Cognitive approaches to translation studies are driven by three interrelated aims: to understand the structure and organization of the capacities of cognitive agents involved in processes of translation, to build better theories and models of translation, and to develop more efficient methods and programs for translator training. Meeting the goals of such a broad agenda requires the fusion of different theoretical and experimental tools, from fields such as cognitive psychology, linguistics, and artificial intelligence. From exploratory studies that aimed to carve out the problem space for cognitive approaches to translation through methodologically refined studies based on triangulation and statistical analysis, to large scale projects that promise helpful technological innovations for translation studies, the current landscape of research programs that investigate the cognitive underpinnings of translation is both varied and constantly developing. This essay showcases some current research programs that reflect the fruitfulness of the interdisciplinary structure of translation studies. Instead of thinking about cognitive research on translation as being driven by a master cognitive theory, it is more descriptively adequate and more fruitful to understand it as a family of projects based on multiple theories that are relevant for studying different aspects of the translation process. This perspective allows us to extract the erotetic structure of these programs which are organized around specific problems or questions that have been shaped by previous research, by well-established cognitive hypotheses and by the current interests of the discipline of translation studies. Comparing different studies and models of translation will serve to illustrate how different theoretical and experimental approaches contribute to organizing and addressing specific problems on the agenda of a multidisciplinary field such as that of translation studies.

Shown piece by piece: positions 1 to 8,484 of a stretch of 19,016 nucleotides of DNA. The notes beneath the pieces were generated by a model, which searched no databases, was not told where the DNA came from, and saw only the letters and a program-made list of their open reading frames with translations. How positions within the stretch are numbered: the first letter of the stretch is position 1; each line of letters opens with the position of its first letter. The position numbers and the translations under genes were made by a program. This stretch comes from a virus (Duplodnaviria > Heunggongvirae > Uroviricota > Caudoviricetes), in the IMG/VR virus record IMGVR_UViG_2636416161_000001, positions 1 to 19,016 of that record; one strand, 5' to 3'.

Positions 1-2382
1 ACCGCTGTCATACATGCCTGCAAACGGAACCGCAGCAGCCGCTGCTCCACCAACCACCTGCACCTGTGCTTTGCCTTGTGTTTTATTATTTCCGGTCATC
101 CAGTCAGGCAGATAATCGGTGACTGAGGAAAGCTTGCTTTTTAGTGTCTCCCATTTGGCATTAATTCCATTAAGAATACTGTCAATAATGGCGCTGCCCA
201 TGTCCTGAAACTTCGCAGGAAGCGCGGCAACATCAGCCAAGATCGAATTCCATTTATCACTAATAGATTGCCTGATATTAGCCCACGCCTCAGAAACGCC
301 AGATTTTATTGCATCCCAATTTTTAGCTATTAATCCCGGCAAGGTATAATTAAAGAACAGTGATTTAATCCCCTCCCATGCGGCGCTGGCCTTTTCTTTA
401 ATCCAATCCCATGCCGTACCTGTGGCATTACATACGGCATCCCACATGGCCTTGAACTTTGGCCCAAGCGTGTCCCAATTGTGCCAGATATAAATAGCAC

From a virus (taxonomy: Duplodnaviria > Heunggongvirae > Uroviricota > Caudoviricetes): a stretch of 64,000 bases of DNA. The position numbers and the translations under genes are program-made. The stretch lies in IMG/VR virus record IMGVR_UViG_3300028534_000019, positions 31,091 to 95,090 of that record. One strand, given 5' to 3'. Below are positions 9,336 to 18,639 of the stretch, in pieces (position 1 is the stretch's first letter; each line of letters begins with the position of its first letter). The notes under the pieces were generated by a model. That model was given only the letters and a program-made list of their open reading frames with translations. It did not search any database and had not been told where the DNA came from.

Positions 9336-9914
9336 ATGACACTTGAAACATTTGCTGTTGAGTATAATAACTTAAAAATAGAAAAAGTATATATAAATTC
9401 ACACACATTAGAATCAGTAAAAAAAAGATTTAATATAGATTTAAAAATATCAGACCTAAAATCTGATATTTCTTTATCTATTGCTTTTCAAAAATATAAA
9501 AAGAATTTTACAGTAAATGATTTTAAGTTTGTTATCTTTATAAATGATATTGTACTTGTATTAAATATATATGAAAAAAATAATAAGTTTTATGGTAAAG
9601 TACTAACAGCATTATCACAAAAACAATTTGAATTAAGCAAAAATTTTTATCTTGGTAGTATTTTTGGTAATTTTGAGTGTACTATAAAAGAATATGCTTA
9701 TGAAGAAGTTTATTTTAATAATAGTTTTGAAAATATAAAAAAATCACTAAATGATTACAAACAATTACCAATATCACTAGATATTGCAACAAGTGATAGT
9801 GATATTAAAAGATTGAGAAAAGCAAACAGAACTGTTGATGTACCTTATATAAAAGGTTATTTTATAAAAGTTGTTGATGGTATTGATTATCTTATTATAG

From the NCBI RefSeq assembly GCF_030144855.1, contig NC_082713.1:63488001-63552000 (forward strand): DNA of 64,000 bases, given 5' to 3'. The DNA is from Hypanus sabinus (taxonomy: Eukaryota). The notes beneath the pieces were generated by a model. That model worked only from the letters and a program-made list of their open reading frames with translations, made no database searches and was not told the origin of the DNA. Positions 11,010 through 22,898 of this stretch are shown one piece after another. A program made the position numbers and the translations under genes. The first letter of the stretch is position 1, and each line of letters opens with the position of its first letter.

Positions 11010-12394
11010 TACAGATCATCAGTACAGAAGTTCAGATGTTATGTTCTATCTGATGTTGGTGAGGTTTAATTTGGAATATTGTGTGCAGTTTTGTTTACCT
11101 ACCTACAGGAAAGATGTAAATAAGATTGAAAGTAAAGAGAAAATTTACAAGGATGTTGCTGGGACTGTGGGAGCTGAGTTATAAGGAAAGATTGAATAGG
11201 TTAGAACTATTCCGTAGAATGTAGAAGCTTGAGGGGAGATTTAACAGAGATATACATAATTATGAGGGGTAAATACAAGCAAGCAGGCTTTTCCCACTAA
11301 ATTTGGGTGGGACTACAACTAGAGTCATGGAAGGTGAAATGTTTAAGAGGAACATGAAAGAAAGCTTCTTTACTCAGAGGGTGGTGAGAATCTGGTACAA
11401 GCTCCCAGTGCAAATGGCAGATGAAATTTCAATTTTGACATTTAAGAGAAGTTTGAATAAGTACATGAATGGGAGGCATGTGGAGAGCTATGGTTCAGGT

|Title of host publication||The Routledge Handbook of Translation and Philosophy|
|Editors||Piers Rawling, Philip Wilson|
|Publication status||Published - 2018|
- School of Politics, Philosophy, Language and Communication Studies - Lecturer in Philosophy
- Philosophy - Lecturer in Philosophy
Person: Academic, Teaching & Research